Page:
Residential sales contracts in US fall again, supply means limited options for house hunters

Pending homes sales in the United States stumbled in July for the fourth time in five months as only the West of the nation saw an increase in activity, according to the latest index.

The Pending home sales index published by the National Association of Realtors (NAR), a forward looking indicator based on contract signings, decreased 0.8% in July and is now 1.3% below a year ago. It has fallen on an annual basis in three of the past four months.

Lawrence Yun, NAR chief economist, said that staggering inventory woes throughout the country continue to stall contract activity. ‘With the exception of a minimal gain in the West, pending sales were weaker in most areas in July as house hunters saw limited options for sale and highly competitive market conditions,’ he pointed out.

‘The housing market remains stuck in a holding pattern with little signs of breaking through. The pace of new listings is not catching up with what’s being sold at an astonishingly fast pace,’ he added.

According to Yun, in the past five years, the national median sales price has risen 38% while hourly earnings have increased less than a third of that by 12%. He explained that this is an unsustainable trend that is putting considerable pressure on affordability in some markets, especially for prospective first time buyers.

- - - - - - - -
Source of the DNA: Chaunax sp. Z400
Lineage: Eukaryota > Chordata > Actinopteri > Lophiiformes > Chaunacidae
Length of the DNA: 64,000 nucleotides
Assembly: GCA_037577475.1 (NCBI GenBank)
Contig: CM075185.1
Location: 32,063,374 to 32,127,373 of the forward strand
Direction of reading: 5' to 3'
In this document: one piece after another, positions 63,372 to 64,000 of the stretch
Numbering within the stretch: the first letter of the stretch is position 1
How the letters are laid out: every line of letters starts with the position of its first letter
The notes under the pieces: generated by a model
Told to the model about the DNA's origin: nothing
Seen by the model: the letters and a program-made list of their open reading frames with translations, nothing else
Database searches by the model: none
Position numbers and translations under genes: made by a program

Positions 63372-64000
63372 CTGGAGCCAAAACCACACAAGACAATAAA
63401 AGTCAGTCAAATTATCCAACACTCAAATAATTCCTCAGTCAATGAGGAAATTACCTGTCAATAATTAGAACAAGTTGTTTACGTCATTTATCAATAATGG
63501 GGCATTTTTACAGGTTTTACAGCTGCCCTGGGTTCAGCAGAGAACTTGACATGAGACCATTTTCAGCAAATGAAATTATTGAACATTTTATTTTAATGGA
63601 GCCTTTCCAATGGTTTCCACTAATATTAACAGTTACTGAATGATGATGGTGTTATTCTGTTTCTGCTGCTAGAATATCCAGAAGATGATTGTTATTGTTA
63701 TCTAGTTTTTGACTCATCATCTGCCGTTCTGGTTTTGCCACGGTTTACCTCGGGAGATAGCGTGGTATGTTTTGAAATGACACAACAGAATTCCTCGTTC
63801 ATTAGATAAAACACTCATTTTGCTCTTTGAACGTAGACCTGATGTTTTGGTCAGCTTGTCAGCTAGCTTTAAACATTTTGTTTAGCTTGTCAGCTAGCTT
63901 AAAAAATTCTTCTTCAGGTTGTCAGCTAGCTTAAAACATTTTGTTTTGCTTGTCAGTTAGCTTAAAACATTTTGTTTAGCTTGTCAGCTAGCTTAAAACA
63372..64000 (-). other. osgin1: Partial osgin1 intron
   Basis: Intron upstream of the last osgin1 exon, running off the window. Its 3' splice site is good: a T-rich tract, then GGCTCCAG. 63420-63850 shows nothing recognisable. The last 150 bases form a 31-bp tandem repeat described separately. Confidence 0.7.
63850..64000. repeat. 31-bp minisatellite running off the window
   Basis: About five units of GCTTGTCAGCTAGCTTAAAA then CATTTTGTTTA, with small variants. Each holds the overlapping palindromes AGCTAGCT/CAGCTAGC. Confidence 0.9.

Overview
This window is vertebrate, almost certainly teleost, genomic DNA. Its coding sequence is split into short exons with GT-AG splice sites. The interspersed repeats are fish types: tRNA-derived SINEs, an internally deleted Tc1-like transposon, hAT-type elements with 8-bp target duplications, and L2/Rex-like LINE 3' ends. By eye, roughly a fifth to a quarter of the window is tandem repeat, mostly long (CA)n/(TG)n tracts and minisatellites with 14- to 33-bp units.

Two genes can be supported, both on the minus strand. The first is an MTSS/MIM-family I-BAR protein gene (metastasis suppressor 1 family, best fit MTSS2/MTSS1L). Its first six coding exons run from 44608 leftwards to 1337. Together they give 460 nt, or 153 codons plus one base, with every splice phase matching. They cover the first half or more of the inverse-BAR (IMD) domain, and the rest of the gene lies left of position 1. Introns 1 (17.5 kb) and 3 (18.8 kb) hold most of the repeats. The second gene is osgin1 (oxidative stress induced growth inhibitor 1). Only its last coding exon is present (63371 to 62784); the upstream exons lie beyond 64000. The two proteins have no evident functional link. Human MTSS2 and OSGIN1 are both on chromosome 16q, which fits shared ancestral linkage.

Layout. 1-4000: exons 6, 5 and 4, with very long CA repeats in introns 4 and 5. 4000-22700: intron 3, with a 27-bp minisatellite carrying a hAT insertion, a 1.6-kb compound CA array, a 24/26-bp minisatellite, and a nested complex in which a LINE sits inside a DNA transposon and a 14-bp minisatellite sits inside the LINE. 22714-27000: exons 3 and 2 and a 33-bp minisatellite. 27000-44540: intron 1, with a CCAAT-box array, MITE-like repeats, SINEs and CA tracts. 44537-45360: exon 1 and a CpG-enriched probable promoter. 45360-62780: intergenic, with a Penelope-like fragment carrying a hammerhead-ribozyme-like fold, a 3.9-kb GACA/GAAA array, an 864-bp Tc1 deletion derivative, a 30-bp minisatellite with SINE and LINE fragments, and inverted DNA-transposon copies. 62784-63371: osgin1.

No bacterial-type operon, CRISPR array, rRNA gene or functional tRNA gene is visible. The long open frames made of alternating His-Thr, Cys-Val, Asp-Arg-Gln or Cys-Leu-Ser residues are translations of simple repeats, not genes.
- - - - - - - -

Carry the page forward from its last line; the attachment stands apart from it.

He also said that the trend is pricing out some households who would otherwise be looking to buy a home. However, despite this growing obstacle, data and feedback from real estate agents continues to confirm that the slowdown in existing sales since spring is the result of a supply problem and not one of diminished demand.

Buyer traffic continues to be higher than a year ago, the typical listing has gone under contract within a month since April, and inventory at the end of July was 9% lower than last July.

‘The reality, therefore, is that sales in coming months will not break out unless supply miraculously improves. This seems unlikely given the inadequate pace of housing starts in recent months and the lack of interest from real estate investors looking to sell,’ Yun added.

With autumn at the doorstep, Yun expects existing home sales to close out the year at around 5.49 million, which is only an increase of 0.7% from 2016. The national median existing home price this year is expected to increase around 5%. In 2016, existing sales increased 3.8% and prices rose 5.1%.

‘The combination of weaker contract signings and the expected pause in activity in the Houston region because of Hurricane Harvey will likely slow overall sales growth in coming months,’ Yun pointed out.

A breakdown of the figures shows that the index fell by 0.3% in the Northeast but is still 2.4% above a year ago. In the Midwest it fell by 0.7% and is now 2.8% lower than July 2016.

Pending home sales in the South were down by 1.7% and are now 0.2% below last July while in the West they were up by 0.6% but are still 4% below a year ago.